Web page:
AS the economic downturn continues there is a growing trend for companies to focus on reviewing automation systems with a view to improving performance and deferring capital expenditure.
Damian Jolly, team manager of Sage Automation’s manufacturing intelligence division, points out that because the degree of automation in Australian varies greatly from company to company, and not many have facilities that are fully automated, there is a lot of opportunity to improve existing processes and assist clients to make the transition to being globally competitive.
“In reviewing existing automation systems we utilise two main approaches – Manufacturing Intelligence Systems (MIS) and Manufacturing Execution Systems (MES).
“There is often a significant communication gap between the factory floor and the rest of the enterprise which means that existing information systems can be very slow to respond to requirements,” Jolly told Manufacturers’ Monthly.
“The main MIS drivers include measuring performance across all lines and company plants with standard metrics, screens and reports, sharing the lessons learned between plants, and integrating key shop floor data with an ERP system.
“Having identified the pain points in the manufacturing system, the main focus of MES is to facilitate improvements which may include examining process steps, removing waste, modifying machinery and systems, introducing real-time accounting, and retraining relevant employees.
“With a more agile production environment it is possible to reduce the amount of stock a company needs to hold, and to improve materials yield and the quality of products.”
Jolly says it is not uncommon for an entire MIS and MES project to be paid for in a single improvement activity.
“Typical return on investment is 6-24 months, and 10% improvement each year is easily achievable.”
Jolly says that a good example of MIS and MES in action is the significant improvement that has been made to existing automated processes at a leading company in the beverage bottling sector.
“This project resulted in some 3-6% improvement in overall equipment efficiency, largely due to a reduction in materials waste by locating losses in production processes and providing tools to assist with mass balance activities,” he said.
“Key project outcomes include a 5% improvement in throughput (21 minutes per shift) which in turn meant that capital expenditure on new lines could be delayed. In addition, fill volume control was improved and waste was reduced utilising applicable software,” Jolly said.
Many manufacturers that are heavily reliant on repetitive processes are now reaping the benefits of installing custom designed high-tech automation and robotics systems.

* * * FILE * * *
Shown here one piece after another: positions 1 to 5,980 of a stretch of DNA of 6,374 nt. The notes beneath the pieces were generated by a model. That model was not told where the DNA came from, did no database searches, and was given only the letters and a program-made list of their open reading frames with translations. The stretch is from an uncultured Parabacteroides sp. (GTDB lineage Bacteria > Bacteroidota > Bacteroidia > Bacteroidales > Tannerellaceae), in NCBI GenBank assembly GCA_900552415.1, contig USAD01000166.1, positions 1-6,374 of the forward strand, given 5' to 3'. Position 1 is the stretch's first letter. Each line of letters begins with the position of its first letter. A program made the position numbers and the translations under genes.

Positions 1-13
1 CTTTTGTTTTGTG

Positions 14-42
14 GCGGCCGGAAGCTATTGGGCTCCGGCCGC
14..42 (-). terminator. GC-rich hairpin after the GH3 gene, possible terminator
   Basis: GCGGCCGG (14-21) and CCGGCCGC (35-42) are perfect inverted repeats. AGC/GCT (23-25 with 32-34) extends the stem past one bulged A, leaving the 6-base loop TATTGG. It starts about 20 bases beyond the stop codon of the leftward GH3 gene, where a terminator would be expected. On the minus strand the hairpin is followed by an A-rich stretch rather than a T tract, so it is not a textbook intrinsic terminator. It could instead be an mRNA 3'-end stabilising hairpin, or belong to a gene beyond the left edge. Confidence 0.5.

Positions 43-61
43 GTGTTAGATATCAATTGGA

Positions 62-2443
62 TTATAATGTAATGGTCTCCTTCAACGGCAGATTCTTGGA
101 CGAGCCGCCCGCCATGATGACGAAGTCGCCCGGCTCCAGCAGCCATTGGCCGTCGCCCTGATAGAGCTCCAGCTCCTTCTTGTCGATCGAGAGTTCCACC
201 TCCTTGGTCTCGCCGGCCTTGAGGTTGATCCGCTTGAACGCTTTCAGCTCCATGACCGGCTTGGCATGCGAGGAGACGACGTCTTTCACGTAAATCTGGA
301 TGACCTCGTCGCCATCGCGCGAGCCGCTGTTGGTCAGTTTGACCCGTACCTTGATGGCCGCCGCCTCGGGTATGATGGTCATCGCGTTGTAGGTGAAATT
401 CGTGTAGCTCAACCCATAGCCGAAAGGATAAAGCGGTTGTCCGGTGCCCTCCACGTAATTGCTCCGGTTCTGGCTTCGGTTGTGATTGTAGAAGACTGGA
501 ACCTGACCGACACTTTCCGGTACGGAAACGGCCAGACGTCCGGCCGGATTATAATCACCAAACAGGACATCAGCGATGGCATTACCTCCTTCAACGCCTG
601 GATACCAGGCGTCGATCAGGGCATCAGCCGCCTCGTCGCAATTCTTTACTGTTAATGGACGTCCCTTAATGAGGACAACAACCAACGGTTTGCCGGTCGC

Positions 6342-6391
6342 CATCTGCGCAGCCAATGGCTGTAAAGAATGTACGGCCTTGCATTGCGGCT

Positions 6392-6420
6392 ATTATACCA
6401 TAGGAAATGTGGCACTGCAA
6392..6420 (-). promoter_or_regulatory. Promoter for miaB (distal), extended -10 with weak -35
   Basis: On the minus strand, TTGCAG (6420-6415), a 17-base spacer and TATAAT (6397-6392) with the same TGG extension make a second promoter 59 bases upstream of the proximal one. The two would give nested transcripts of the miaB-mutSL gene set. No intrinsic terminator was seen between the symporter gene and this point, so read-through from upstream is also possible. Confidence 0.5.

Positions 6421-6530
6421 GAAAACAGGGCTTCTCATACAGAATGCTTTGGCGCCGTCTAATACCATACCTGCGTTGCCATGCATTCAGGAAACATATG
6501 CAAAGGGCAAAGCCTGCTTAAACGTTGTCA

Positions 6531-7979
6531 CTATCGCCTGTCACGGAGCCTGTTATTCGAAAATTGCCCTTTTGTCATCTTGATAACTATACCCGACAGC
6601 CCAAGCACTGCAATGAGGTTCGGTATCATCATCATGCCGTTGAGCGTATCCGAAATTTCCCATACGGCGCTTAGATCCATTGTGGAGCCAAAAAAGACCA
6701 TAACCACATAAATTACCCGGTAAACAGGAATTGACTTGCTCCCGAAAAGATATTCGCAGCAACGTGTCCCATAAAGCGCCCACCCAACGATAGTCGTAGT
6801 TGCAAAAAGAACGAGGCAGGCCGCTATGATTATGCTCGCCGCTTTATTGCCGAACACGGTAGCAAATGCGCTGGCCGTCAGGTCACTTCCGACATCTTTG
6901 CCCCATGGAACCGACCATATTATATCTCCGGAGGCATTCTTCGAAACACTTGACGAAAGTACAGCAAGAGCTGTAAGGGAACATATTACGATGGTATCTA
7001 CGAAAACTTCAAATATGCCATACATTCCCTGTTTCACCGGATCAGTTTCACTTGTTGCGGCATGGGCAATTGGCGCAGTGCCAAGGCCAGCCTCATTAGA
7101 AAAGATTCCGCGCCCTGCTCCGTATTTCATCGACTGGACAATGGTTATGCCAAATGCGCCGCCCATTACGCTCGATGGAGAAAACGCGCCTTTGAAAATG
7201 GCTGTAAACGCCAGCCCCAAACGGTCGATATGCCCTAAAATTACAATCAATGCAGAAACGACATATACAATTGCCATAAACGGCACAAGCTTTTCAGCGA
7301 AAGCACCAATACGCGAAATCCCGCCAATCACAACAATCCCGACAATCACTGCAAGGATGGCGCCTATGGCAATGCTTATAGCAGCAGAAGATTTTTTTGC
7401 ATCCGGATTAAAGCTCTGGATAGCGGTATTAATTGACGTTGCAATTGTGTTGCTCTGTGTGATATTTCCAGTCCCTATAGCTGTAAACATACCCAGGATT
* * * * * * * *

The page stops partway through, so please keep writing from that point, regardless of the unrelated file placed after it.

Clyde Campbell, MD of Machinery Automation & Robotics (MAR) says a central aim is to increase the output of repetitive processes in a wide range of applications such as materials handling, grinding, trimming and polishing, welding and cutting, palletising and packing.
“At the same time key safety issues can be addressed by reducing heavy and repetitive workplace requirements,” Campbell said.
“We provide customised turnkey approaches to specific automation needs ranging from stand-alone robot systems to fully integrated factory automation SCADA systems. Prior to designing and installing an automated production system, the first step is to carry out customised risk assessment procedures at the clients’ premises, and to then perform risk analysis at the system design phase.
“Risk assessment is then reviewed at the post commissioning and pre-manufacturing stages, and operators are trained to follow correct operational procedures. Once the new system is fully operational, service personnel are available to assist with programming changes and fault finding if necessary.
“Robotic solutions can play an integral role in many automated systems, particularly where a business relies heavily on repetitive processes. We can combine state-of-the-art robots with any automation application.
“At our dedicated robotic workshop extensive system trials are carried out prior to installation and commissioning of the system on-site with a view to minimising disruption to production.”
Campbell says companies that have improved their competitive edge recently include Inghams Chickens where automation upgrades of packaging lines was undertaken at several of the company’s high speed processing facilities.
Other major projects include installation of robotic palletisers for clients such as Darrell Lea, KCA and Huhtamaki with advanced vision sensing systems to enable flexible product changes with short changeover periods.